Angel Face (1952)

by Paul on November 25, 2012

Post image for Angel Face (1952)

 ★★★★

 

I’ve said it before and I’ll say it again: Otto Preminger is an underrated filmmaker. His films are a highly enjoyable mixture of all different stories and characters, and each unique film is crafted with such miraculous skill and fervor. His 1952 film noir, Angel Face is no exception.Angel Face (1952)

Frank (Robert Mitchum) is a displaced man trying to find his place in America since his return from WWII. Working as an ambulance driver, he arrives at the home of a wealthy family where the mother may or may not have been the target of a murder plot. Frank meets the woman’s stepdaughter, Diane (Jean Simmons), and she instantly becomes interested in Frank on many levels. When Frank leaves the house, Diane follows him to a diner where she begins some not so innocent flirting. She succeeds in getting Frank to take her, and not his girlfriend, Mary (Mona Freeman), out to dinner.

Diane plots to take Frank away from Mary and is more than willing to do anything to achieve her goal. She convinces him to quit his job at the hospital and come work for her family as a Angel Face (1952)chauffeur. Once he is living over the garage they begin a more intimate relationship, even though Frank suspects that Diane may be attempting to kill her wealthy stepmother in order for her father to gain the inheritance.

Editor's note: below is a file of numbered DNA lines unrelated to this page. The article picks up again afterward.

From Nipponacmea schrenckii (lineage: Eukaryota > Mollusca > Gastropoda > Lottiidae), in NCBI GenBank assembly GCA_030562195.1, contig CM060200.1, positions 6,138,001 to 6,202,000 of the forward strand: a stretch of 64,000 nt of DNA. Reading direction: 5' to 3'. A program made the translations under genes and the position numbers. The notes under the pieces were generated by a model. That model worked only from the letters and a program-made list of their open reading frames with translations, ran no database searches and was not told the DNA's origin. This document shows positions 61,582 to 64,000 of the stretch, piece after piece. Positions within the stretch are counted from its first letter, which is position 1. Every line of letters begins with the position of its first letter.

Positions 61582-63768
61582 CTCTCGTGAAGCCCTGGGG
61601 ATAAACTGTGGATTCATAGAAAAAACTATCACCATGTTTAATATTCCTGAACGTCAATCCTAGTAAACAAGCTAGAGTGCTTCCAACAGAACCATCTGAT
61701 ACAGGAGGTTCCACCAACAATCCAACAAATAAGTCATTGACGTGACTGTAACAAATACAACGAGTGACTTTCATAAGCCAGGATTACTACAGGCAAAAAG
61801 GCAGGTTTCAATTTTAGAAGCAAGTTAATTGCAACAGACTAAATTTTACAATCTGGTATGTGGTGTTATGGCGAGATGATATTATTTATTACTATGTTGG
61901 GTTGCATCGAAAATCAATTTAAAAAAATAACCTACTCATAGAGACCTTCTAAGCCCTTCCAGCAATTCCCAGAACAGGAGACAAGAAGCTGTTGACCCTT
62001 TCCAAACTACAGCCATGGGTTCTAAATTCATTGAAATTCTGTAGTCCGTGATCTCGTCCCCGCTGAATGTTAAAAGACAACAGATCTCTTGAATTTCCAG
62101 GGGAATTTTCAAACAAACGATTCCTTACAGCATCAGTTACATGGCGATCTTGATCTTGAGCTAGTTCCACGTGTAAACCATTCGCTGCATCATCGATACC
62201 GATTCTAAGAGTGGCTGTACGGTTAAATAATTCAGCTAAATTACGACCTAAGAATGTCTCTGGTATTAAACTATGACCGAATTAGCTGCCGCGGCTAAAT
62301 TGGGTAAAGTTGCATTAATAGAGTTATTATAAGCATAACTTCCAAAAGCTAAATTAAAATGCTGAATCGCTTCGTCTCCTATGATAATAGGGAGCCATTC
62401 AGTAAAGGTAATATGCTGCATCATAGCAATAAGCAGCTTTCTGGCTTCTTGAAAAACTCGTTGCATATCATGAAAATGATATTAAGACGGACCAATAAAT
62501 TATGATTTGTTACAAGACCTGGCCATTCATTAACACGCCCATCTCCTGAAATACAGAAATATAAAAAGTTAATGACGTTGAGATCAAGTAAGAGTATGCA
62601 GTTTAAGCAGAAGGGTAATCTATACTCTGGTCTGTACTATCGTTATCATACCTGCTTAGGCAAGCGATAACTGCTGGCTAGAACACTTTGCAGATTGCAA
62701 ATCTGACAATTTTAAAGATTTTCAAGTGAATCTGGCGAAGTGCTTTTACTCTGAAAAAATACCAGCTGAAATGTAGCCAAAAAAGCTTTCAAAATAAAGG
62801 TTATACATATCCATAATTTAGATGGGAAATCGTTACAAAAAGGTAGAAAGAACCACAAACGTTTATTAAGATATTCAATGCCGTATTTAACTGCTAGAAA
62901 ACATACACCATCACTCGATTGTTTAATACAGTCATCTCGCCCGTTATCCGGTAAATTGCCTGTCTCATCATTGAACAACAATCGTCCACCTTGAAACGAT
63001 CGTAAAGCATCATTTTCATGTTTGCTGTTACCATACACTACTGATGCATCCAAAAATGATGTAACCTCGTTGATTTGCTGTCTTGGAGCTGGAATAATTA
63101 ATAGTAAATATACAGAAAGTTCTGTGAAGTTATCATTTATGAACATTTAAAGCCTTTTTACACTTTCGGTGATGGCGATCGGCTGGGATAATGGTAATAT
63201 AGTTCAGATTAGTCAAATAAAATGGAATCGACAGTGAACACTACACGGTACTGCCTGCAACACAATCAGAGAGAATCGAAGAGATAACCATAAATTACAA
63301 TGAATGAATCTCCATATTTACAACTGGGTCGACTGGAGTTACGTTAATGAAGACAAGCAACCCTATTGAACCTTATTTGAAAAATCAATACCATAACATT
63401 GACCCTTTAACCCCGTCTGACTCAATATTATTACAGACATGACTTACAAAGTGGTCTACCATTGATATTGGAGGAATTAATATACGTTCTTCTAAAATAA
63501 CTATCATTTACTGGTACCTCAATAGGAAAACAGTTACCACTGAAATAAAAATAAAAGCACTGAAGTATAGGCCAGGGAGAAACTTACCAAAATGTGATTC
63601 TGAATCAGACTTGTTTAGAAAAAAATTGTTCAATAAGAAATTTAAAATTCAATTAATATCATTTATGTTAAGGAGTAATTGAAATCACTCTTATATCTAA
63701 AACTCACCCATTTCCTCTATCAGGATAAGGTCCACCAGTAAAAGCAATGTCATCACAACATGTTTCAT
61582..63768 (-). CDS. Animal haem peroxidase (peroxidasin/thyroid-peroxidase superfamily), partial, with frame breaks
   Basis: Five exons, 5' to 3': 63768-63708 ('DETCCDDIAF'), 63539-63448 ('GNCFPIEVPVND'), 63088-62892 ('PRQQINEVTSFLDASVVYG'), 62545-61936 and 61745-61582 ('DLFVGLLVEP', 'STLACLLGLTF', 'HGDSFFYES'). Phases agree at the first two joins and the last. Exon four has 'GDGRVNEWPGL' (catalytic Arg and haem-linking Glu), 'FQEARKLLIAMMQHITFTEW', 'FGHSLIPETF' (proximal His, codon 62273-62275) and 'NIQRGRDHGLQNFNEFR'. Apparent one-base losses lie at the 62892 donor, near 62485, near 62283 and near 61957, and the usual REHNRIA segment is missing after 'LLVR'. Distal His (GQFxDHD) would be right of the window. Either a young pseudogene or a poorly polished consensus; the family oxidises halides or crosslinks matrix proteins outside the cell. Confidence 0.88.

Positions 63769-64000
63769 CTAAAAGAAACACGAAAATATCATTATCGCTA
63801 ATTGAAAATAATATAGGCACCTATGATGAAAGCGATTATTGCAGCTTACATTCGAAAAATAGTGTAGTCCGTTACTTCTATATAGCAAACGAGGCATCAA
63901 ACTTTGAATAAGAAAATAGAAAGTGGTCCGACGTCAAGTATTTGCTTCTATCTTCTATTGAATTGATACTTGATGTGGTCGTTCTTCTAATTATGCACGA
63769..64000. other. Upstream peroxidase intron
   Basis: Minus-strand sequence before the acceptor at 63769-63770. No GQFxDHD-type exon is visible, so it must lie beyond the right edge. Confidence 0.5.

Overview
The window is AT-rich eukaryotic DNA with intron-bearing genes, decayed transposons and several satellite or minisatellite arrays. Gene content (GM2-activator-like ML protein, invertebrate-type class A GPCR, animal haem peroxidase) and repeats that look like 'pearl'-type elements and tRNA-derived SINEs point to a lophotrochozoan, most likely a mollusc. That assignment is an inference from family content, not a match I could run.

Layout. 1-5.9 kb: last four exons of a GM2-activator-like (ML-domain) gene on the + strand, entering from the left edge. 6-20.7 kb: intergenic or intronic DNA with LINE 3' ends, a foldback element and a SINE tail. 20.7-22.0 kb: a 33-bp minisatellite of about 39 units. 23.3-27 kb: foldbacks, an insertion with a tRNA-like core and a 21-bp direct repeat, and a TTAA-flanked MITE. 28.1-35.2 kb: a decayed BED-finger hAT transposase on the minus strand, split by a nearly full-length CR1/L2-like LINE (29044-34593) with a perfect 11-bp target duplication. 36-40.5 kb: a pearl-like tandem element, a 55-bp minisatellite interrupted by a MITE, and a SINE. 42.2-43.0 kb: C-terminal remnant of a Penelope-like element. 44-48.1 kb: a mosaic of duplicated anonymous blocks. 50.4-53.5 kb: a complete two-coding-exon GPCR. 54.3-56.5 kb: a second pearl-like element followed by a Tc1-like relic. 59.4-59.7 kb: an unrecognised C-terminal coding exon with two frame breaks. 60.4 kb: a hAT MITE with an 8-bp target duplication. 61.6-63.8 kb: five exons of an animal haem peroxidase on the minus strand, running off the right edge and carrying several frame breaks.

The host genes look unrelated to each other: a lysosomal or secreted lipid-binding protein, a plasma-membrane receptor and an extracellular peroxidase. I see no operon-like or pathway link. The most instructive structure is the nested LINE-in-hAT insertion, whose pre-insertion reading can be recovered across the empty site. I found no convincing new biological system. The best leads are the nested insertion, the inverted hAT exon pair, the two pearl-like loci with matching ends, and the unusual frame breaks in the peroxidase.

Angel Face is a first rate film noir with a delightfully wicked story. The plot works well because Robert Mitchum plays the prototypical Mitchum character, with his bravado and confidence shinning in every scene. He acts exactly the way we expect, he speaks the way we expect and he even smiles the way we have seen him smile a hundred times before. That’s what makes Mitchum so wonderfully enjoyable to watch. We know what we are going to get, and he doesn’t disappoint.

Jean Simmons, on the other hand, is unusually out of character for this film. At several points all of the evidence points toAngel Face (1952) her being a selfish, conniving femmes fatales, but because it is Simmons in the role and not a “Gloria Grahame” style actress, it is hard to believe she is capable of any of the atrocities. She just seems so pure, innocent and sweet. She’s superb in the role and it certainly stands out among her best.

Otto Preminger had mastered the art of the “mystery thriller” at this point in his career. At many different times he seems to be toying with the audience, and you can almost picture a smile on his face. Preminger was constantly pushing the limits of what could be shown in a movie, and Angel Face is no exception. For a film in 1952, there is a sexual frankness and understanding between everyone that is Angel Face (1952)unparalleled. Frank and Mary openly speak about the nature of their relationship in a way that no other film would even try. I was shocked when Diane asked Frank to describe Mary, and he tells her that, “She weighs 105 pounds, stripped.” I can’t think of any other movie from that time that would be that open about a relationship. Leave it to the rebellious Preminger to find some way to sneak something taboo into his film.

 

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{ 10 comments… read them below or add one }

Colin November 26, 2012 at 1:41 AM